“Atari Flashback Classic” is a compilation of playable memories. And maybe that’s enough. But if every game tries to reflect the past, there’s less effort paid in imagining the future.
Not every game does this. You’re ignoring the flood of new games, gameplays, and IPs among the various consoles, computers, and smart devices that do new things or at least create new characters. Both big and small publishers, including the self-publishers and indie studios, release new games or do something new with a classic gaming or story genre.
Games aren’t the only industry fed by nostalgia. Hollywood is no stranger to remakes; last year’s A Star is Born was the fifth version of that story. But the original was produced in 1937. It took over eighty years to count a hand’s worth of rehashes. It only took Nintendo thirty-three years to produce seven iterations on “Super Mario Bros.” and that’s if we’re counting modestly.
The difference between movie and game remakes is that changing from film reels to MP4 files doesn’t really impact the story. You can watch the same movie over and over. If there isn’t an official release on home video or a streaming service, somebody probably has it on YouTube or Dailymotion…or possibly one of those Russian sites you hope isn’t tossing viruses at your computer. Video games are not so easy. If your NES dies they don’t make NESs anymore. The best you can hope for is a retro system that may or may not render the game right and uses the same or a similar feeling controller. Unless you still have a CRT TV your Zapper games are completely useless and plenty of kids only know the dog from Duck Hunt because us older gamers still complain about his mocking laugh. Retro systems and virtual console remakes are your only bet, especially with Nintendo going after roms like a character in Monster Hunter.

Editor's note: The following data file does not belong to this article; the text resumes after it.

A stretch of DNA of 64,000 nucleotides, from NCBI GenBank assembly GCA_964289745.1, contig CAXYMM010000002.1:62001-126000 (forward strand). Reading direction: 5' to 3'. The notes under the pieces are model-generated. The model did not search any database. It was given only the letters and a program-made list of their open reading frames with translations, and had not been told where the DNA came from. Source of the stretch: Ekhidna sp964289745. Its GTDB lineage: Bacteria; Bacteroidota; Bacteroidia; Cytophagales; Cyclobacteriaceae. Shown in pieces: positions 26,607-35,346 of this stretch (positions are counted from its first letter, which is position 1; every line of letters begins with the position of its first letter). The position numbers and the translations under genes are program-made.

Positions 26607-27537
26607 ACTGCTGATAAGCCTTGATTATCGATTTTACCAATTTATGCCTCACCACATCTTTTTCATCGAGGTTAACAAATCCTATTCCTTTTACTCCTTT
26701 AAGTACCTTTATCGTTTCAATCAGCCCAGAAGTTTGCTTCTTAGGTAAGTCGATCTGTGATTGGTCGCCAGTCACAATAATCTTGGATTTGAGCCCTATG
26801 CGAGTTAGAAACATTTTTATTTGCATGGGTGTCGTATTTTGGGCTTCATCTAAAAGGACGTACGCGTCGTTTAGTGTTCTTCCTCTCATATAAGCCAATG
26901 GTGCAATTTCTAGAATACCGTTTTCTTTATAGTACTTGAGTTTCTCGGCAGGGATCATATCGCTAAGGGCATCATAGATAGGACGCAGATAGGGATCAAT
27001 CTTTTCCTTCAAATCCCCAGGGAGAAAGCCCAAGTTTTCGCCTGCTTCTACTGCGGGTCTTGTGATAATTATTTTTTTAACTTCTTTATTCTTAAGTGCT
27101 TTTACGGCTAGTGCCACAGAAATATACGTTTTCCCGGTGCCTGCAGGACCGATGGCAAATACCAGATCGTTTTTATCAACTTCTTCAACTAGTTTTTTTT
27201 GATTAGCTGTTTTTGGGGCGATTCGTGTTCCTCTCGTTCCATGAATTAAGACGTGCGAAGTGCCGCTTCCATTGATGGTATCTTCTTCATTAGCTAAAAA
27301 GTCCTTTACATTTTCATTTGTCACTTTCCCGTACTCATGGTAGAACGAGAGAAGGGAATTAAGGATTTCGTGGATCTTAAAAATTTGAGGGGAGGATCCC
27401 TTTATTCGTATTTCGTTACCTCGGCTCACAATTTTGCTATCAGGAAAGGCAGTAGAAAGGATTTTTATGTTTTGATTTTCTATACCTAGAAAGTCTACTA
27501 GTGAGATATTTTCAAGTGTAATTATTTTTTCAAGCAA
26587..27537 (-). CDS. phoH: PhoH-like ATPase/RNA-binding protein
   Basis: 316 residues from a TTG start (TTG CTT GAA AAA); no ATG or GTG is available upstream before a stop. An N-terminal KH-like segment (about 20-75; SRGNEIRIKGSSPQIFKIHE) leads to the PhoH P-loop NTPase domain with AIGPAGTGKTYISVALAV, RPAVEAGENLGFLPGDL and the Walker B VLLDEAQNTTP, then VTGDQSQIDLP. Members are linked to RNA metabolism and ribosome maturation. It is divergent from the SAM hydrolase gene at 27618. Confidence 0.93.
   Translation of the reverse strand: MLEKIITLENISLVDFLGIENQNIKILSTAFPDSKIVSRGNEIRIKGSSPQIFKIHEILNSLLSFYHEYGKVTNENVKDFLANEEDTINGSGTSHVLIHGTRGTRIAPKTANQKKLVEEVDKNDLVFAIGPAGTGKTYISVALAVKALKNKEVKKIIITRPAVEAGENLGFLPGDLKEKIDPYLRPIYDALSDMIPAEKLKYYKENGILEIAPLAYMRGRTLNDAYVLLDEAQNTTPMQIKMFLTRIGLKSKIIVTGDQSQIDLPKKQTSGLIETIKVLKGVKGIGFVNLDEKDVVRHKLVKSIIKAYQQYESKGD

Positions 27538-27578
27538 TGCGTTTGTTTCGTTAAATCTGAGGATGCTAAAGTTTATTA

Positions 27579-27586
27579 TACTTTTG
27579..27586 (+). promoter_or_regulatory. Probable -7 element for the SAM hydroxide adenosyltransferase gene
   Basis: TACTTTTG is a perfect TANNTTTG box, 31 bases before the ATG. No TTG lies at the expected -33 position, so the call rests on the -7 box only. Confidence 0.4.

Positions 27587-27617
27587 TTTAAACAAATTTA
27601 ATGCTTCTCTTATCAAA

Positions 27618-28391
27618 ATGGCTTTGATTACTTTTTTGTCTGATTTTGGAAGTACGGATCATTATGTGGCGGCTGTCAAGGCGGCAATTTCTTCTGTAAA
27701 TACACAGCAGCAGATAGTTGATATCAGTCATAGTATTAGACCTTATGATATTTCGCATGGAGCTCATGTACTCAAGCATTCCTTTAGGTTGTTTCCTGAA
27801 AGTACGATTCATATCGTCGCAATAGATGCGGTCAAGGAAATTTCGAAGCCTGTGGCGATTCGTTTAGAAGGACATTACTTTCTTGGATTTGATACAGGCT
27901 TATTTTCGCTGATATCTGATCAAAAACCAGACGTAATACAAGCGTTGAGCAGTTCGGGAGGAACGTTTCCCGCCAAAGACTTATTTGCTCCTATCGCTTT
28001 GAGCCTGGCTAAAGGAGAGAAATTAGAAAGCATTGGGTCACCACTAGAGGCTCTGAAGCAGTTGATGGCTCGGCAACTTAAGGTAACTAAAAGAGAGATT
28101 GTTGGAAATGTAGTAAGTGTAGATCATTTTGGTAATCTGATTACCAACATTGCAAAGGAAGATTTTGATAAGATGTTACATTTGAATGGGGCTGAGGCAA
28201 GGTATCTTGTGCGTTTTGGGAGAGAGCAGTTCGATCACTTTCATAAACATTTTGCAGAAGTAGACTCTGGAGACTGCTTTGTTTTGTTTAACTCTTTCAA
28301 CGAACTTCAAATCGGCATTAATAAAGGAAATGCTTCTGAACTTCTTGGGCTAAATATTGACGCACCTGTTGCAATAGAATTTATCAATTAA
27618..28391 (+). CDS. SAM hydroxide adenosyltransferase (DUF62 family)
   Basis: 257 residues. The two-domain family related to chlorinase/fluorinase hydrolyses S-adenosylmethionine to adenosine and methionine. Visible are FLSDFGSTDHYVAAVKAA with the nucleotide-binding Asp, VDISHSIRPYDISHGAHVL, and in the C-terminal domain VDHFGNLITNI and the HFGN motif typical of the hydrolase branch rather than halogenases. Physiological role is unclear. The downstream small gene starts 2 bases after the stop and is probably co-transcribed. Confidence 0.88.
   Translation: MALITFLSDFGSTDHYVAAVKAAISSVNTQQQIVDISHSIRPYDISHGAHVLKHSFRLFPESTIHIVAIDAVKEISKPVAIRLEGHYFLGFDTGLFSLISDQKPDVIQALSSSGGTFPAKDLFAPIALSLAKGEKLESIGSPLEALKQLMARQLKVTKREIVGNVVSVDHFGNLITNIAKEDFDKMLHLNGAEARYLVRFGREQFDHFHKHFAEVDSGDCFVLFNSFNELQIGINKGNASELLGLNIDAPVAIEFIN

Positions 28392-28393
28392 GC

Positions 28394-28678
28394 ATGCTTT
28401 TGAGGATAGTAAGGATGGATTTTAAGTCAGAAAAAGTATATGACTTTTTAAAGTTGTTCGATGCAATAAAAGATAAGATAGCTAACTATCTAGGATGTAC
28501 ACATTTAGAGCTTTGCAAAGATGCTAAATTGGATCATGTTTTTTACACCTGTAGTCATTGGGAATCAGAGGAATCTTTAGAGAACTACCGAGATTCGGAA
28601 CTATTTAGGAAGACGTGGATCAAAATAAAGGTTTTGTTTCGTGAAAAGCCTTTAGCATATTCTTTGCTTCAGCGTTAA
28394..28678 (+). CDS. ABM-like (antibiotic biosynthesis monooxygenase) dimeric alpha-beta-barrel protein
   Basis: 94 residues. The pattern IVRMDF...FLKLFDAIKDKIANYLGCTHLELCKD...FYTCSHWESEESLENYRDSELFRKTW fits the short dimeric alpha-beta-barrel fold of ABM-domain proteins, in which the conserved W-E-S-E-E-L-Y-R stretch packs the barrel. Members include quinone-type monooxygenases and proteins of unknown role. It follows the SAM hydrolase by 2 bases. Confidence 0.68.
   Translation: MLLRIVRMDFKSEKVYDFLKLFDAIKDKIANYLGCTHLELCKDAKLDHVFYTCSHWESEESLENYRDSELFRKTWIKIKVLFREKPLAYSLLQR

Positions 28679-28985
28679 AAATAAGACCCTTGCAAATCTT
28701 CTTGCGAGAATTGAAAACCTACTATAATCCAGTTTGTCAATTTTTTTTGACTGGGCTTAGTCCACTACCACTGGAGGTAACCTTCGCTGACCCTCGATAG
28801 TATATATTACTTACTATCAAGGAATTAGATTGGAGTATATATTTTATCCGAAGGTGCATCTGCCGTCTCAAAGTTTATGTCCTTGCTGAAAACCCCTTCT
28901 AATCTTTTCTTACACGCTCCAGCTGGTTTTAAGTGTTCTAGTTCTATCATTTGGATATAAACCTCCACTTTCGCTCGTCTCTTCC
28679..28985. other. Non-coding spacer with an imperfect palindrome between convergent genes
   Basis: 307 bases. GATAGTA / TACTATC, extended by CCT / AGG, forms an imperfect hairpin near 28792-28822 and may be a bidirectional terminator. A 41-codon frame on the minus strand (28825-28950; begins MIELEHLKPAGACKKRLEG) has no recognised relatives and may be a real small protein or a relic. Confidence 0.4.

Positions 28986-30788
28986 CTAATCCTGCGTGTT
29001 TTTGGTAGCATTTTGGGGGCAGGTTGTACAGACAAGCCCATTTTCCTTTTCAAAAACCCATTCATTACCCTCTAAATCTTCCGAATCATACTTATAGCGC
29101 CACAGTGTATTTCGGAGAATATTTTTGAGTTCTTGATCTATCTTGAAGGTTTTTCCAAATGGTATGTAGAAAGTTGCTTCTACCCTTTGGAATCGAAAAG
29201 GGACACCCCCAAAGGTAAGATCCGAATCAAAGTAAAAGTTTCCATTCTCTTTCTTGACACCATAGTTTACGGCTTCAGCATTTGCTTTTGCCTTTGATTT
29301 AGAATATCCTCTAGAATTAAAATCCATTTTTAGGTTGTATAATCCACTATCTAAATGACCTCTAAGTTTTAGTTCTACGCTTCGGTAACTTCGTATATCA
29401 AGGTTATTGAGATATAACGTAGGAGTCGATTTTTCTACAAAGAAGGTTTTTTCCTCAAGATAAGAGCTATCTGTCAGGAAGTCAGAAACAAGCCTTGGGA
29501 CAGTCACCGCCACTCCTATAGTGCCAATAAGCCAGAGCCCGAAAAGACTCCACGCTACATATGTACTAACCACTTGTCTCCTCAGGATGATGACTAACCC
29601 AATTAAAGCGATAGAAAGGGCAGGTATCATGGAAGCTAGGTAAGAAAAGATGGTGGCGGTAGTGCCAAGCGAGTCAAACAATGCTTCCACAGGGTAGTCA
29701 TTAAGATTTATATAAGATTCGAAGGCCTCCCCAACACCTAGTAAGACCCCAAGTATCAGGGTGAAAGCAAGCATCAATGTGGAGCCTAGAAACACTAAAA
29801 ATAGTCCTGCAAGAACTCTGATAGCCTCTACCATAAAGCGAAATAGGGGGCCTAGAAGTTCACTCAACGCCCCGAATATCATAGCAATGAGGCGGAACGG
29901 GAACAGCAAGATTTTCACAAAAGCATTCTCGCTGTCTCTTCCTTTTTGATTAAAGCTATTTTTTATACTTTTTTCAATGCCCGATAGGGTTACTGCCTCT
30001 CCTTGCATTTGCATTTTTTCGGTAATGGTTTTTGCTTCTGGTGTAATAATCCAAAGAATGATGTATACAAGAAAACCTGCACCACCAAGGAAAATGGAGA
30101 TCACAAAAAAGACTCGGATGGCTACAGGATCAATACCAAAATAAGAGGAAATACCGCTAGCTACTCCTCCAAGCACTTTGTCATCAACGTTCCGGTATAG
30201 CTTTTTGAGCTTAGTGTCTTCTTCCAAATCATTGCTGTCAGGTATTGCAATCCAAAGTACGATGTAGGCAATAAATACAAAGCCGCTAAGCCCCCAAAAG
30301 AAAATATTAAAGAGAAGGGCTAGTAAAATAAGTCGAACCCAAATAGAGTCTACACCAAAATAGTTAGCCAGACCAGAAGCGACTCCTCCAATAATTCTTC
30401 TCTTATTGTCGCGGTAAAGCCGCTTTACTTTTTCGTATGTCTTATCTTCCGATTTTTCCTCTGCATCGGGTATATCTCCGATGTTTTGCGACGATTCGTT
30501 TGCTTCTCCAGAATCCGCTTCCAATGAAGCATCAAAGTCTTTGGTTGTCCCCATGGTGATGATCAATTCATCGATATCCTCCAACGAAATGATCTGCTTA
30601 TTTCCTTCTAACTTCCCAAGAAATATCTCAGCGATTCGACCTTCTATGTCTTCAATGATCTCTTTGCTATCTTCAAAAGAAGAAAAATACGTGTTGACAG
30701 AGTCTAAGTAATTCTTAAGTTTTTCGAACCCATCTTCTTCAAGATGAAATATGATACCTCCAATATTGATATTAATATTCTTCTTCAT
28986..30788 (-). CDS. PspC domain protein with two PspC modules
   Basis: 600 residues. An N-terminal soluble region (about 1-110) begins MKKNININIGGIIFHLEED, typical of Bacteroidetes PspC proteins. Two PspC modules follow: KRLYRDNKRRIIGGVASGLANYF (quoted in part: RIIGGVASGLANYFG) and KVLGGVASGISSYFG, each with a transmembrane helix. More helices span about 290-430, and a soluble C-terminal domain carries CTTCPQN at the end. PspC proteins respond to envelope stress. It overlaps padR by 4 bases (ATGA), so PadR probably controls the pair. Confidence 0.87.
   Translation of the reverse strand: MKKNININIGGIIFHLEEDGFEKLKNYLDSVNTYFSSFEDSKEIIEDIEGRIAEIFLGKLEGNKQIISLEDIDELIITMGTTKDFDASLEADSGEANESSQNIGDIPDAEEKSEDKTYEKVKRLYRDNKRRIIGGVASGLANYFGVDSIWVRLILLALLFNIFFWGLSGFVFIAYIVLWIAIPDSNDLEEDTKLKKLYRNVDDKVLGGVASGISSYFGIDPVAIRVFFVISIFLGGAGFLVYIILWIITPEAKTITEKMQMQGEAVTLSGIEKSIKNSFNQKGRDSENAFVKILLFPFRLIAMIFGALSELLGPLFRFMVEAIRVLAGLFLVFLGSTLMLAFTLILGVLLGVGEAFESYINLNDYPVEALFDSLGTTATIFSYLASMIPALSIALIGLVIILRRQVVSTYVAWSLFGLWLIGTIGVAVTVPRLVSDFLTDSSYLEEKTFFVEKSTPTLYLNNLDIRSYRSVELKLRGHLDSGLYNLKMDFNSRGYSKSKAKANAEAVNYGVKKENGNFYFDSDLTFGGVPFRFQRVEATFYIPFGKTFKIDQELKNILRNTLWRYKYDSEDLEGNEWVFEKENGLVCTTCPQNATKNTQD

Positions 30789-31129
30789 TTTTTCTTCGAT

Can the nostalgia well run dry? Does placing players in control of a character make them more eager to run through the same halls than if they were passively watching the same film story or reading the same book plot? Such questions are above my paygrade.
Really, because I don’t currently HAVE a paygrade and I can answer. Some yes, others no. The reissued and homage-designed games play to the ones who answer “yes”.
There will always be different ways of repackaging yesterday. We won’t stop imagining what might happen tomorrow. Both are fraught with peril and loss. Maybe the better choice, then, as creators and players, is to seek out the surprise of an unknowable present.
Or here’s a thought: do whichever brings you the most joy after a hard day’s work, during a lazy day at home, or having a good time with friends or siblings and other relatives (which yes, does happen). Maybe even do all three. Experience the media of the past–whether we’re talking comics, video games, movies, or TV shows like we do with books and music–the present, and get excited for what new spore of madness will come across our screens and monitors in the future. Everybody should get the playtime experience they want and it’s not so bad to try something different that you’re curious about. Not everything that comes out has to play to every single player, and in fact that’s not possible. Everybody is different. Everybody seeks a different experience or a desire to create what brings them the most joy.
When did that become a bad thing?